Inconsistent definitions of labour progress and over-medicalisation cause unnecessary harm during birth

Document Type



Obstetrics and Gynaecology (East Africa)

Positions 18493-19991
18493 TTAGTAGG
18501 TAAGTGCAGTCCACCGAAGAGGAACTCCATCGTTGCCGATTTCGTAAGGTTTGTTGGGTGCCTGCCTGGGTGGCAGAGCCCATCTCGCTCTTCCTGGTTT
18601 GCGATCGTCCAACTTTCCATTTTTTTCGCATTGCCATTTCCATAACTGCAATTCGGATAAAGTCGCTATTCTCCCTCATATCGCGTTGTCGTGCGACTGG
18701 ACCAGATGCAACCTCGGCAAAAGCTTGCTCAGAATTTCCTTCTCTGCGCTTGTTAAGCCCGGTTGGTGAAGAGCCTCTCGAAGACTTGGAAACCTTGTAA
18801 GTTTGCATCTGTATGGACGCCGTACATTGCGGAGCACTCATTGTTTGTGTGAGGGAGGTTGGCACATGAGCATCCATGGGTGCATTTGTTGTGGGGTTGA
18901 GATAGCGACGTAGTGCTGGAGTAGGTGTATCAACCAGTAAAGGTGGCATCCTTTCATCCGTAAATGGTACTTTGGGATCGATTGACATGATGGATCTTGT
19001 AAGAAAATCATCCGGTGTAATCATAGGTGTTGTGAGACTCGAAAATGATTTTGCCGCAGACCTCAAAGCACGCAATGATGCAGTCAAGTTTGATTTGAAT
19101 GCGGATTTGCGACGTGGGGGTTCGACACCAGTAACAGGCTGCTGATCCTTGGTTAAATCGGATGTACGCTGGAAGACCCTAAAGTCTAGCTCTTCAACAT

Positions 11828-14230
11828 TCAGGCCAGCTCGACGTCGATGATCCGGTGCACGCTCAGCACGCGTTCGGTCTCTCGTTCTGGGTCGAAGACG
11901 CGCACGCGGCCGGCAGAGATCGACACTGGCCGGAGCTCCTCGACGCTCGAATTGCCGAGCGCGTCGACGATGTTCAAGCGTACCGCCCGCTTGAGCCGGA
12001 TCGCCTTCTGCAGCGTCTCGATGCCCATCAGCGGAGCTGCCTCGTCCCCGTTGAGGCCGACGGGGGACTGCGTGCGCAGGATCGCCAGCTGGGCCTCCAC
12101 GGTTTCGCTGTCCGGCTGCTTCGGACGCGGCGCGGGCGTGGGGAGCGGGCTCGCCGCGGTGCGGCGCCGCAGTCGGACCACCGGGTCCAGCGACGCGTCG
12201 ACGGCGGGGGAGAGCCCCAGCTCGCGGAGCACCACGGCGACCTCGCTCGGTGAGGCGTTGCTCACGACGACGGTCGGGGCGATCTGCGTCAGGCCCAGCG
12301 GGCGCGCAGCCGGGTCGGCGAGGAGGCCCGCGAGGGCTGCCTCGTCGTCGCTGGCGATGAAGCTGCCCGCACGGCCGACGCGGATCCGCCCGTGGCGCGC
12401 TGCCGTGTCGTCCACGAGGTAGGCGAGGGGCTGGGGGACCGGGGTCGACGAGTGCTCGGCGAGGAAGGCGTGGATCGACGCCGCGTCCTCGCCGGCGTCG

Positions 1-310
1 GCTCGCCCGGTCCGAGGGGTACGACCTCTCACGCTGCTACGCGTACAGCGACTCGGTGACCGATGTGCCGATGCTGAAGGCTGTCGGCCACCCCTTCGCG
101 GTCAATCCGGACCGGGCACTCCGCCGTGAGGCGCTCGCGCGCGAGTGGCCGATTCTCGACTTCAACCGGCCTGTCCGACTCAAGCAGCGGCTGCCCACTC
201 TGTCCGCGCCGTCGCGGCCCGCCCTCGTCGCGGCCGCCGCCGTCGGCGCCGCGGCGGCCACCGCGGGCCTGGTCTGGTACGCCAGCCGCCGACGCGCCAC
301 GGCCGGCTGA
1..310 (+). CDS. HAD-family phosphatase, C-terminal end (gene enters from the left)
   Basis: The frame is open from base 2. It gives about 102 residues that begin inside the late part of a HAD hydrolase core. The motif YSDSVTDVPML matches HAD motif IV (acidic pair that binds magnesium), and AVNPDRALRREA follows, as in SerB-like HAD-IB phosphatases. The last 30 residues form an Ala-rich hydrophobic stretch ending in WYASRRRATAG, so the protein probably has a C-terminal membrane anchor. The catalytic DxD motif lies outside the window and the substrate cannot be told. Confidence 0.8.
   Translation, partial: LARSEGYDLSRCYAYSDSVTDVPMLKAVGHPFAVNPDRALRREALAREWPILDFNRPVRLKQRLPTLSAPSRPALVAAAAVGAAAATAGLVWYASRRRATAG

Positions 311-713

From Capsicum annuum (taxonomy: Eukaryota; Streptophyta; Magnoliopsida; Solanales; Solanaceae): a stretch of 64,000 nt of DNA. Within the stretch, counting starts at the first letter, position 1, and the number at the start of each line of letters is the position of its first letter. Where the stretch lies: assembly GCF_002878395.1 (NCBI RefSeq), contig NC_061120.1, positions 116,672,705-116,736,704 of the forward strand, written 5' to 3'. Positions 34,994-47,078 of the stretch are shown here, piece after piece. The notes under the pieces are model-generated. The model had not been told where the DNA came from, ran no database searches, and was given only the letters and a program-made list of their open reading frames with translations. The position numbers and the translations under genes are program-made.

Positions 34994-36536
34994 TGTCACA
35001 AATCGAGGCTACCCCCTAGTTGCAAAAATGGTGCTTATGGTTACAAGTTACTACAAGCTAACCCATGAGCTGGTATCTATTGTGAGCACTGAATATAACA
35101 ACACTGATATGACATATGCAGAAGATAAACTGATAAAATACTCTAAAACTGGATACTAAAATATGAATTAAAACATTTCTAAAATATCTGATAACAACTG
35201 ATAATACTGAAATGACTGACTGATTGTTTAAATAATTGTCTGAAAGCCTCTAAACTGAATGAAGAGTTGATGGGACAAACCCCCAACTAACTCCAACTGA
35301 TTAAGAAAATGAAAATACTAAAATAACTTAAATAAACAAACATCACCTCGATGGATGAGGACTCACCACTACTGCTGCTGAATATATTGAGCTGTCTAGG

Prolonged labour results in considerable morbidity and mortality globally in women and children, as well as risk of caesarean section, uterine rupture, and fetal adverse events.1 In some instances, labour fails to progress because of fetal malposition or disproportion between the fetus and the woman’s pelvis. However, the commonest cause of prolonged labour is inefficient uterine contractions (fig 1).2 For women with weak uterine contractions, synthetic oxytocin may increase the power of contractions, but there are associated risks, including hyperstimulation, stillbirth, and neonatal complications. 4 -10 Furthermore, caesarean section may still be required, and evidence that synthetic oxytocin reduces the risk of caesarean section is scarce.5 6 Adding to the challenge, definitions of prolonged labour are inconsistent and tend to overestimate the speed of physiological labour.11 Furthermore, overdiagnosis of prolonged labour may be caused by detrimental working conditions and routines among healthcare providers in overburdened maternity units.12 -14 Consequently, many women receive oxytocin or caesarean section with the indication of prolonged labour despite it being uncomplicated labour.

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